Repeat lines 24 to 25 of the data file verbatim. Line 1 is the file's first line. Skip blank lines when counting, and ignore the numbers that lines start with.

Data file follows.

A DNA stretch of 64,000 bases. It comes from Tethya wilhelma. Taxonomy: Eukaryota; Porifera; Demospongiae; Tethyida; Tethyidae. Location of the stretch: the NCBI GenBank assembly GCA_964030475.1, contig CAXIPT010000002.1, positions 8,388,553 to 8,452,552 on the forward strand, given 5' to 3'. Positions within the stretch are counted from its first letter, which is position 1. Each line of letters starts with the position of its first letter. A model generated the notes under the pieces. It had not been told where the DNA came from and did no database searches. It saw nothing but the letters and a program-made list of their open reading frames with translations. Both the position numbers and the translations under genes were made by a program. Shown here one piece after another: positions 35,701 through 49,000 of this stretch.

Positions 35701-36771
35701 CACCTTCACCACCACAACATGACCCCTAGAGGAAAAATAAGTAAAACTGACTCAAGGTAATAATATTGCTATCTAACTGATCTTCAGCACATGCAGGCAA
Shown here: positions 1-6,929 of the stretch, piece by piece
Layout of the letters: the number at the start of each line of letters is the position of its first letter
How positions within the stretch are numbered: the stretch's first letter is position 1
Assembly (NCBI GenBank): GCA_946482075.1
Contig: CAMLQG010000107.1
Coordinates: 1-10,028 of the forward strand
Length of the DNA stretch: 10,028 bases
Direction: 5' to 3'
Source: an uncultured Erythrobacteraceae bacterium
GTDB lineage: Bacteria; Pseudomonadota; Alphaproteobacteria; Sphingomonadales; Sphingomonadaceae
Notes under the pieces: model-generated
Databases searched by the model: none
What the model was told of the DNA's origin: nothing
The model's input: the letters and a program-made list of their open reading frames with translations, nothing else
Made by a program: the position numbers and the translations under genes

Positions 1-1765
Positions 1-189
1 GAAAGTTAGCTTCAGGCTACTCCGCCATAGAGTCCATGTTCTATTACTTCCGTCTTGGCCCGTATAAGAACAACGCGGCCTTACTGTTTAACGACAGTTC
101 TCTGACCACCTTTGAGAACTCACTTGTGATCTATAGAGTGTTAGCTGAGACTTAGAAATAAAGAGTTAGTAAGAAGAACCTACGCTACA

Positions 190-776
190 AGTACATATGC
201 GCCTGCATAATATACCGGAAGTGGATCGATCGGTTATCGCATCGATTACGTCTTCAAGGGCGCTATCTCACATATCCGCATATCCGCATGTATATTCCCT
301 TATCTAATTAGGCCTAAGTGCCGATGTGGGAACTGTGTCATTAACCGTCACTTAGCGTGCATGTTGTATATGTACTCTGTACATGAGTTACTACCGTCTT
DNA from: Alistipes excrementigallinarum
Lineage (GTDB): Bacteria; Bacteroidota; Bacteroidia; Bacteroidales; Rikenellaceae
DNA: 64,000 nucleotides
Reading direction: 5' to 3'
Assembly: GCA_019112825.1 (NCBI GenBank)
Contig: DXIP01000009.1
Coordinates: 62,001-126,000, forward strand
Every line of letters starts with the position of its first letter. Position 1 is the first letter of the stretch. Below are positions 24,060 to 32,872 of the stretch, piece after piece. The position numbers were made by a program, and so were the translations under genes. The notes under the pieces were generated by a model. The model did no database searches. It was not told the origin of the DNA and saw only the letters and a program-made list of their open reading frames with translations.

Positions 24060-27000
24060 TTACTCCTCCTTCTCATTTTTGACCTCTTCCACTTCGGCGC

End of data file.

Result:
190 AGTACATATGC
201 GCCTGCATAATATACCGGAAGTGGATCGATCGGTTATCGCATCGATTACGTCTTCAAGGGCGCTATCTCACATATCCGCATATCCGCATGTATATTCCCT